But if we shouldn’t trust in progress as inevitable, how should we think about it? To begin with, we might acknowledge that the narrative of progress has always been as much an ethical position, a description of the way things ought to be, as it has been a description of the way they necessarily are. This has been the real American dream of progress, one always bigger than the country’s profoundly imperfect reality, one in which much of the world outside its borders has been able to find inspiration. Call me a product of my upbringing if you will, but it’s a dream to which I still wholeheartedly subscribe. To be a progressive is to recognize that the world is a better place than it used to be — that, by almost any measurement we care to take, human life is better than it’s ever been on this little planet of ours — thanks to those Enlightenment virtues of reason, science, humanism, and progress. And it is to assert that we have the capacity to make things yet much, much better for all of our planet’s people.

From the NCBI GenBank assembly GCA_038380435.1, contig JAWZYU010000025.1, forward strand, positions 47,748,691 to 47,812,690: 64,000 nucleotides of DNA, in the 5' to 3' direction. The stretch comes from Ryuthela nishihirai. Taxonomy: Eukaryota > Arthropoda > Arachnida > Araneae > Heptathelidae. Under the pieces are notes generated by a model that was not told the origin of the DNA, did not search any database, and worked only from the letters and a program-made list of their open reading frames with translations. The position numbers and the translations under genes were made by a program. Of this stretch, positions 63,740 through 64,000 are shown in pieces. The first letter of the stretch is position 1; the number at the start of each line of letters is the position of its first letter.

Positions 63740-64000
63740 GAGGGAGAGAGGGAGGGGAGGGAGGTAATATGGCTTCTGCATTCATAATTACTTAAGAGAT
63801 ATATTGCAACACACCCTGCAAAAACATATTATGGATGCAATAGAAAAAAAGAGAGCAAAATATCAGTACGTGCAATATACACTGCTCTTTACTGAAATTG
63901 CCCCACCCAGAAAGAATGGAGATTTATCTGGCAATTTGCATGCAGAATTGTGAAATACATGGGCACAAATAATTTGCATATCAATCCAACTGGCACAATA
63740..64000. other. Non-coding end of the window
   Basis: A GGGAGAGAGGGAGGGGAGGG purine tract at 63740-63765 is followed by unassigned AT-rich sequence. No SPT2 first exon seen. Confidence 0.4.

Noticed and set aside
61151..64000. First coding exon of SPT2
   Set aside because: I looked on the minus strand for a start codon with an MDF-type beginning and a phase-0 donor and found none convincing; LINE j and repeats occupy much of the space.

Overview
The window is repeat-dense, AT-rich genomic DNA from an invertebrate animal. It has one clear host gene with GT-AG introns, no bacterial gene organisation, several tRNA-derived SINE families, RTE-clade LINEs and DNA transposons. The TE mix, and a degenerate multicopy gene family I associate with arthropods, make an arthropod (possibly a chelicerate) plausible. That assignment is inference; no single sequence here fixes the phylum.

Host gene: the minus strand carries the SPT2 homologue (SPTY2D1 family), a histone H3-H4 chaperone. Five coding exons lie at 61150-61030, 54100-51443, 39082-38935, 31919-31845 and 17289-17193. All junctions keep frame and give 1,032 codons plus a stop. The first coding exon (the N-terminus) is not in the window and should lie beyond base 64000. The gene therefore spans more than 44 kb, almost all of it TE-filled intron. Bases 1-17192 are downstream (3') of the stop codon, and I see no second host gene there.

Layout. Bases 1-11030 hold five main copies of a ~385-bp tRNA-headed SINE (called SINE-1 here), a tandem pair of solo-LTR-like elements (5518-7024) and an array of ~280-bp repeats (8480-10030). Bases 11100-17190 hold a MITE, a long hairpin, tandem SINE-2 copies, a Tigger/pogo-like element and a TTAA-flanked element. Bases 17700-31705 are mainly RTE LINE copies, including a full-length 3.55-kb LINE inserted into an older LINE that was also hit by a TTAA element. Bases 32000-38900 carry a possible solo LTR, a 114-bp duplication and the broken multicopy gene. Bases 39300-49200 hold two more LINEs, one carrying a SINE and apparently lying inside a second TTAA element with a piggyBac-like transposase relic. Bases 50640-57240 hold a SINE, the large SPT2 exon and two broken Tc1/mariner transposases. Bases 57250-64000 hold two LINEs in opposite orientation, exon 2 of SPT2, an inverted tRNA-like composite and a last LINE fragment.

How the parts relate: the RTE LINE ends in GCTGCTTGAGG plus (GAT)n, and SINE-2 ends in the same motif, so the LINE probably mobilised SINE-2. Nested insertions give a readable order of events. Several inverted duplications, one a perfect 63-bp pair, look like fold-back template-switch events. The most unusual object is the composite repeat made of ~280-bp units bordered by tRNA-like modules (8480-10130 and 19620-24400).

Progress will continue to be the binding theme of this series of articles, as it is the central theme of Civilization. We’ll continue to turn it around, to peer at it, to poke and prod it from various perspectives. Because ultimately, responsibility for our future doesn’t lie with some dead hand of historical or technological determinism. It lies with us, the strategizers sitting behind the screen, pulling the levers of our real world’s civilizations.